Dividends and US companies panned for protecting payouts

When States and the US government recommended shut down of companies because of the coronavirus pandemic, many companies did and have and that is good for public health. One of the issues of companies is do they proceed with stock buybacks and pay dividends as they laid off workers. Some of the biggest companies in the tourism business – Royal Caribbean Cruises Ltd, Haliburton Co, General Motors and McDonald’s Corp all have laid staff, cut their hours or slashed salaries while maintaining their policies despite the economic pain.

In an article Ross Kerber, Alwyn Scott, Jessica Dinapoli, and Rebecca Spalding of Reuters noted Royal Caribbean which has halted its cruises in response has borrowed to boost its liquidity to more than $3.6 billion said it began laying off contract workers in mid March, although the moves did not affect its full time employees. The company has not suspended its remaining $600 million share buyback program or its dividend which totaled $602 million last year and is set quarterly.

Royal Caribbean noted we continue to take decisive actions to protect financial and liquidity positions. Royal Caribbean’s rival Carnival Corp has laid off contract workers, it has suspended dividends and buybacks and raised more than $6 billion in capital markets. (a Saudi investment company has bought 8% of the stock).

Goldman Sachs analysts forecast that S&P 500 companies would cut dividends in 2020 by an average of 50% because of the fallout from the coronavirus pandemic.

If a company receives US government under a $2.3 trillion stimulus package are obliged to suspend share buybacks. Layoffs ending March topped 6.6%. It will go higher in April.

Critics say companies should cut shareholders, before letting workers go.

McDonald’s suspended buybacks, but maintaining its annual dividend of $3.6 billion. McDonald’s said staffing was done by franchise operators but not corporate office. The pr department said it was not making a choice between employees and dividends.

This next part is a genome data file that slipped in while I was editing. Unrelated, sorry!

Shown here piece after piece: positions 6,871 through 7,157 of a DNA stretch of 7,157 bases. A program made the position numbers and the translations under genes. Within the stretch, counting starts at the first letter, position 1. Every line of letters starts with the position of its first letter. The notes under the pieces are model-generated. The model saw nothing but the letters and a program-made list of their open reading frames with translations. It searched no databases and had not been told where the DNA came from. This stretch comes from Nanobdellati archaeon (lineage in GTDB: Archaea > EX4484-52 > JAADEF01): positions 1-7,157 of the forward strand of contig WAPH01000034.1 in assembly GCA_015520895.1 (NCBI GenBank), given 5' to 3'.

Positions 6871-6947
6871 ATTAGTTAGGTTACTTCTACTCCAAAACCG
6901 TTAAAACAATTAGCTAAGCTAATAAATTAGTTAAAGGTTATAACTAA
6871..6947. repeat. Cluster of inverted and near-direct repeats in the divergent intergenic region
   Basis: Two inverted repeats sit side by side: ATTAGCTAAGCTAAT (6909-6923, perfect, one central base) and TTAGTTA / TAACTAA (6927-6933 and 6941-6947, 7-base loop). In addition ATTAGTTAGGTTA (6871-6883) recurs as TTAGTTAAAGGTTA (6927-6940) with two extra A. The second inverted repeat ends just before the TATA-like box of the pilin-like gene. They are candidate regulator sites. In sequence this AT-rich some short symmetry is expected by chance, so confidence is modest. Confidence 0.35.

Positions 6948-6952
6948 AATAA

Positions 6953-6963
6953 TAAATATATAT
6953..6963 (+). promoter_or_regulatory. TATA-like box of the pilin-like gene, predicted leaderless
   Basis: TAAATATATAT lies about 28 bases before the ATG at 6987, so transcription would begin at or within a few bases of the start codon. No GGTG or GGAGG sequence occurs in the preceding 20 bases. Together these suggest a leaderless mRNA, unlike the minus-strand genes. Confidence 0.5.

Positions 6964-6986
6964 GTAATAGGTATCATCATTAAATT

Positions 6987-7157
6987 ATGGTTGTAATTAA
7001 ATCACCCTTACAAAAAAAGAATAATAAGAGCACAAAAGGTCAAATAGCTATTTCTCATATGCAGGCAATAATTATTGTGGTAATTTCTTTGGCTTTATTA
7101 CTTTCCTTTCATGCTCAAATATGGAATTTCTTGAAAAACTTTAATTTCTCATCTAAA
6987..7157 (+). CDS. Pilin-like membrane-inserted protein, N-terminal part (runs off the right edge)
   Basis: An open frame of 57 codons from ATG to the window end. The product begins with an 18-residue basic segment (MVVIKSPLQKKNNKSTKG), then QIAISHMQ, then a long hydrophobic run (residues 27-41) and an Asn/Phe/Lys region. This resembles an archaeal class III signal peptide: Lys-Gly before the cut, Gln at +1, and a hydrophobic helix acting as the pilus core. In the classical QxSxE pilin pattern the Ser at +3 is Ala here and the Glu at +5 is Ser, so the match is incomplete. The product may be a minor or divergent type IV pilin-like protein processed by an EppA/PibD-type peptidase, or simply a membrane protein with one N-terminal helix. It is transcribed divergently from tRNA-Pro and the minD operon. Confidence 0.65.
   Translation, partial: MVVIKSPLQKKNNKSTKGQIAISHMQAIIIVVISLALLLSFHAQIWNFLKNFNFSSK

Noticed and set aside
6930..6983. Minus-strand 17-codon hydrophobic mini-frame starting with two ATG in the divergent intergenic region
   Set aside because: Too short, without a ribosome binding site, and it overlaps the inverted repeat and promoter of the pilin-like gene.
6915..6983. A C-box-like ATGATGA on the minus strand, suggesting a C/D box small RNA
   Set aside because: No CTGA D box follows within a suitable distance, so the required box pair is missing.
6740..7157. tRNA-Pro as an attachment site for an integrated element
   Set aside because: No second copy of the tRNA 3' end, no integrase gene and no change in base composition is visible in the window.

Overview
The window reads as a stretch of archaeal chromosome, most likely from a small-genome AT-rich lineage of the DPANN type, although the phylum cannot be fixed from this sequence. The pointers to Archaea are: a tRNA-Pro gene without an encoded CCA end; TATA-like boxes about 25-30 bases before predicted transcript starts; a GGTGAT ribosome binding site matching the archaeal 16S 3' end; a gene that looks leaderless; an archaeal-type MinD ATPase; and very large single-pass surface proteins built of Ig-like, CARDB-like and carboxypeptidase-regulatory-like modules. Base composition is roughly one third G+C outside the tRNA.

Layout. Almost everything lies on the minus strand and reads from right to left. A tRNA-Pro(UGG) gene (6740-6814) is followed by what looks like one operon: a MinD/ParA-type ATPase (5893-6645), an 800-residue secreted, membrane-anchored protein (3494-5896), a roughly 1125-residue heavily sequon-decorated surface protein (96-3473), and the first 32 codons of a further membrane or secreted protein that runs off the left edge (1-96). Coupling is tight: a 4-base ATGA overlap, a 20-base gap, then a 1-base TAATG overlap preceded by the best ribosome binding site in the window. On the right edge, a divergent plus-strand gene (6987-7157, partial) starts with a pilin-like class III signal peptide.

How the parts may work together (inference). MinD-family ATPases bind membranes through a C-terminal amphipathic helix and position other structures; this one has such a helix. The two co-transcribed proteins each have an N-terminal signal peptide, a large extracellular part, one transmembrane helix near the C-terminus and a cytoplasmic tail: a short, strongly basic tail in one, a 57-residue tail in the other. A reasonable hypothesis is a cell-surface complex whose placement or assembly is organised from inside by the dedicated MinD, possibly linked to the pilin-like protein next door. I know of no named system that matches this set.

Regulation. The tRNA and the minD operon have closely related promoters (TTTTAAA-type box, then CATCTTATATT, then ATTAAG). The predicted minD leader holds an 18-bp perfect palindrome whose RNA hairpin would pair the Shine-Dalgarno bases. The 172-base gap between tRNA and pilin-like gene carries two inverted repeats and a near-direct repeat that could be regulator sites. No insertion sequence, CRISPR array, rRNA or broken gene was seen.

GM has halted normal production (it is a little hard to buy vehicles while stay at home restrictions are in place; GM paid its first quarter dividend on March 20 and has a month to decide to declare paying its next dividend.

Halliburton laid off 3,500 workers in its Houston office. The company cited the virus and lower oil prices as the reason for the layoffs. In March, it paid its 1st quarter dividend to shareholders as planned.

Large asset managers BlackRock and Vanguard have cited managing human capital as a priority for companies they invest in. Yet they have been silent.

Linking to dividend paying stocks, investors are biased for both shareholder buyouts and dividends. While we want companies to ensure they have ample liquidity for a wide variety of scenarios and implement austerity measures to preserve cash or at least say what GM said it was doing. The bias is to pay dividends unless the companies believe the change is going to last a long time.

There are more questions than answers, until the next time – to raising questions.

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